“She is too fond of books, and it has turned her brain.” 

~Louisa May Alcott

My library obsession reached new heights in 2017, first by juggling three different library systems at once (Las Vegas, Scottsdale, and Phoenix), then by purchasing a readerly tote and, finally, by putting this case on my phone like some kind of dubious Disney-loving adult (only not that at all).

The result? 51 books finished, eight or so abandoned, and whole lot to think about and enjoy while the rest of the world binge watched Stranger Things (oh, wait, I did that, too). Below are a handful of titles I’ll remember from this year plus some bonus suggestions you might also like. The rest you can find over on my Goodreads and at #kklreads on Instagram.


A Mother’s Reckoning by Sue Klebold

Sue Klebold may have found herself at the center of a national tragedy, but she was, first and foremost, a mother mourning the death of her youngest child. In this gut-wrenching memoir, Sue relates 16 years of grief, horror and shame as she works out how her son came to carry out one of the deadliest school shootings in US history. A tough, important read for anyone, but especially for parents. Her story has forever altered the way I consume media, communicate with my kids, and understand the connection between brain health issues and violence. Pick this one up on audio to hear it in Sue’s voice.

“There is perhaps no harder truth for a parent to bear, but it is one that no parent on earth knows better than I do, and it is this: love is not enough. My love for Dylan, though infinite, did not keep Dylan safe, nor did it save the 13 people killed at Columbine High School, or the many others injured and traumatized. I missed the subtle signs of psychological deterioration that, had I noticed, might have made a difference for Dylan and his victims – all the difference in the world.”

If you like this, you may also enjoy: Columbine by Dave Cullen


And Still She Laughs by Kate Merrick

Kate and her husband Britt live in my hometown. I credit their Santa Barbara college ministry-turned-church plant with hitching my wagon to Jesus’ star. So when their 5-year old daughter, Daisy Love, was diagnosed with cancer, you better believe my family and I said all of the prayers for all of the years. I wrote about the Merricks in this post, so do take a peek.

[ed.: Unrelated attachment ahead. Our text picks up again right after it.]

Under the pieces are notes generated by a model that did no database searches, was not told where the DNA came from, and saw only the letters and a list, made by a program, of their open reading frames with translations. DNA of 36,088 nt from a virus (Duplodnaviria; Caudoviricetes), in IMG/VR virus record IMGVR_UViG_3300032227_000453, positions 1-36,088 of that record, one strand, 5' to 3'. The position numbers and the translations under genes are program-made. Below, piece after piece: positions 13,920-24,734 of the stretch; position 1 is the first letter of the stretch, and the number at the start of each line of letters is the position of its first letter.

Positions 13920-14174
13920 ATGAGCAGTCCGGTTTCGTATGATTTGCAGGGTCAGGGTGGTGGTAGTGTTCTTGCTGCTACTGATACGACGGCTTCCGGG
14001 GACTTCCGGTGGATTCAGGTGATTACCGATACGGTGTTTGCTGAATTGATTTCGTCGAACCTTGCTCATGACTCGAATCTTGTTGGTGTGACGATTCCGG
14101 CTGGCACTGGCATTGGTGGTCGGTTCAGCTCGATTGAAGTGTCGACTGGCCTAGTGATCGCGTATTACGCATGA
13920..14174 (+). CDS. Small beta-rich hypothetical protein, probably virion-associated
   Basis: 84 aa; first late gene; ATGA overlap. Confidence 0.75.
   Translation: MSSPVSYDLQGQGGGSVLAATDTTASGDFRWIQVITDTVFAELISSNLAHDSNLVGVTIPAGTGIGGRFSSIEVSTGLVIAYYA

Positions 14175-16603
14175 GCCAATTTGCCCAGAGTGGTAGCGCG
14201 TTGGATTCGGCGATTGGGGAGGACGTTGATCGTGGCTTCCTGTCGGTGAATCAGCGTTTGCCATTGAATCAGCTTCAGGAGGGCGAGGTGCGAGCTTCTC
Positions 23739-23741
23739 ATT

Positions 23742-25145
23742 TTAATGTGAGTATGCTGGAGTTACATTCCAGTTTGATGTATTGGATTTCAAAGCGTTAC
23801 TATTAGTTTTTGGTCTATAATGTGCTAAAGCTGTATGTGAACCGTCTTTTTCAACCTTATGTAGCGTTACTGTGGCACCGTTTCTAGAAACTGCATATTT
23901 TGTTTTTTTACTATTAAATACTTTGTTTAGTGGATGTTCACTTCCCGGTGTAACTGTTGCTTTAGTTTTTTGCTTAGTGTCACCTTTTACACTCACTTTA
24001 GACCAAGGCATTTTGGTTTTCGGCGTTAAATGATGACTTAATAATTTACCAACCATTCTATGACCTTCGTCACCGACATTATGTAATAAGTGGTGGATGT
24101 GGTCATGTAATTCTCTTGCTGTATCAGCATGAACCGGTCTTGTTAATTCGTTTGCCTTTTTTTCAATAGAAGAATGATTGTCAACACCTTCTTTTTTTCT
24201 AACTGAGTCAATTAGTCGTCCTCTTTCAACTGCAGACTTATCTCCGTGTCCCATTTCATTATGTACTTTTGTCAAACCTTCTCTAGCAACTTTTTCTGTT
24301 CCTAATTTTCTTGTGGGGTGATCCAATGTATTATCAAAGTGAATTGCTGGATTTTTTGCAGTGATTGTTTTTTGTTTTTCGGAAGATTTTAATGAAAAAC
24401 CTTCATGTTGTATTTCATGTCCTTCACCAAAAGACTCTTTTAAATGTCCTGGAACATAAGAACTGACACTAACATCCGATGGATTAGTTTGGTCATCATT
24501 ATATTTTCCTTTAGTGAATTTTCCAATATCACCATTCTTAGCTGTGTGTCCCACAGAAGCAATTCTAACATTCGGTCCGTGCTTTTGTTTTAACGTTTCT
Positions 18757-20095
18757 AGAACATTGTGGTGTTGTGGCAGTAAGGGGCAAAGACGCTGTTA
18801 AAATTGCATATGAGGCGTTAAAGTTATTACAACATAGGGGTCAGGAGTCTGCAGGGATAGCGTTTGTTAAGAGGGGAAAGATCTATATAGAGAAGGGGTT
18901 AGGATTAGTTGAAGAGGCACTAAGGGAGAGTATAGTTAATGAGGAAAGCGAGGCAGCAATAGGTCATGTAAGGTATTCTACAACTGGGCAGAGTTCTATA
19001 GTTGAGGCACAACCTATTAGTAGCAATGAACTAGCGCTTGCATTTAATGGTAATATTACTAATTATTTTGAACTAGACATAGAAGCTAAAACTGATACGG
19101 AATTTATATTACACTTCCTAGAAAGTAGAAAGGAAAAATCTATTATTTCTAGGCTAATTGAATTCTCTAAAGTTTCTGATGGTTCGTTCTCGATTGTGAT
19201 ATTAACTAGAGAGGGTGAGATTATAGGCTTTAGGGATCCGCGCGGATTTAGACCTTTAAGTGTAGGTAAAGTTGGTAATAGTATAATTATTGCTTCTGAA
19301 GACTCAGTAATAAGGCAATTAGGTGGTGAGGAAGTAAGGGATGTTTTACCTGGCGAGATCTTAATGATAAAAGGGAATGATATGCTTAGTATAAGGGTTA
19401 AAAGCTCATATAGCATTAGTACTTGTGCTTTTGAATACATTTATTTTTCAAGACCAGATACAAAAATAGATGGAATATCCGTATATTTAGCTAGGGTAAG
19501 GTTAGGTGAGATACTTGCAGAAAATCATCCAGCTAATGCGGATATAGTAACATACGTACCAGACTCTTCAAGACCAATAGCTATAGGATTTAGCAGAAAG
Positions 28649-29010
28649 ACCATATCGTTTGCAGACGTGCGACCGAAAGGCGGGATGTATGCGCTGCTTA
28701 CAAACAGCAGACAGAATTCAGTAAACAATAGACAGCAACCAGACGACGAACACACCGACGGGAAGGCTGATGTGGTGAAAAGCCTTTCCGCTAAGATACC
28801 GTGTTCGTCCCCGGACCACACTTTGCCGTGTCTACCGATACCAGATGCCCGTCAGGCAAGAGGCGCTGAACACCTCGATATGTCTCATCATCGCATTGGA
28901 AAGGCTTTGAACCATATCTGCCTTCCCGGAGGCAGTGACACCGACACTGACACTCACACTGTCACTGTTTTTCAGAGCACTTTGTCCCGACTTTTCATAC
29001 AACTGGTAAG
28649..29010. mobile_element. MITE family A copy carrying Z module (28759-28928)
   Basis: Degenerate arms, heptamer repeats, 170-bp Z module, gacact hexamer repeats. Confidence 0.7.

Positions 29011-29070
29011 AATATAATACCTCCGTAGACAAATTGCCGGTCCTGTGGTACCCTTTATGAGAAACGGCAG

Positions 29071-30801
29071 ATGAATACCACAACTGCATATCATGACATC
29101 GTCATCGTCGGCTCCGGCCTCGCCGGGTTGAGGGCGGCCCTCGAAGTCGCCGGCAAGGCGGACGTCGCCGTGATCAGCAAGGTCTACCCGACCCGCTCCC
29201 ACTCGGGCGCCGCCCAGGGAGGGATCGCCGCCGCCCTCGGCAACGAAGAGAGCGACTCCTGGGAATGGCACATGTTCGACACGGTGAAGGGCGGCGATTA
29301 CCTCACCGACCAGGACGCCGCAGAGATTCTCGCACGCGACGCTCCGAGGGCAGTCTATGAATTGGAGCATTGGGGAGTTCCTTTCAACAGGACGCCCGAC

A n y w a y. This book. It’s most beautiful piece of writing and truth-telling I laid eyes on in 2017. Pick it up immediately, especially if life has you in a grief tailspin. First, though, note this disclaimer from Kate:

“I’ve been notified that some readers have put the book down sometime in the first two chapters because it’s so sad. Well, friends, there can’t be true happy without some terrible sad. ‘Though sorrow may last through the night (or the first two chapters), joy comes in the morning.’ If you can get through the first 2 chapters, you’ll find encouragement, sass, sunshine, TMI, and all kinds of other things that will make you glad you pressed on! Plus, there’s a poop story involving a pair of corduroy pants:) You’re welcome.”

If you like this, you may also enjoy: Beautiful Battlefields by Bo Stern


Braving the Wilderness by Brene Brown

I don’t have words for this one beyond that it gutted and gifted me beyond measure.

“The wilderness is where all the creatives and prophets and system-buckers and risk-takers have always lived, and it is stunningly vibrant. The walk out there is hard, but the authenticity out there is life.”

If you like this, you may also enjoy: Of Mess and Moxie by Jen Hatmaker






Finish by Jon Acuff

I didn’t plan it this way but, oddly enough, this was the last book I finished this year. Ta-da! As soon as I did, I all but demanded my husband read it, too (he did). Perfect for the start of a new year, Finish is an accessible, practical framework for overcoming perfectionism so that your goals don’t die on the vine or gather dust in a drawer. Can I get a witness?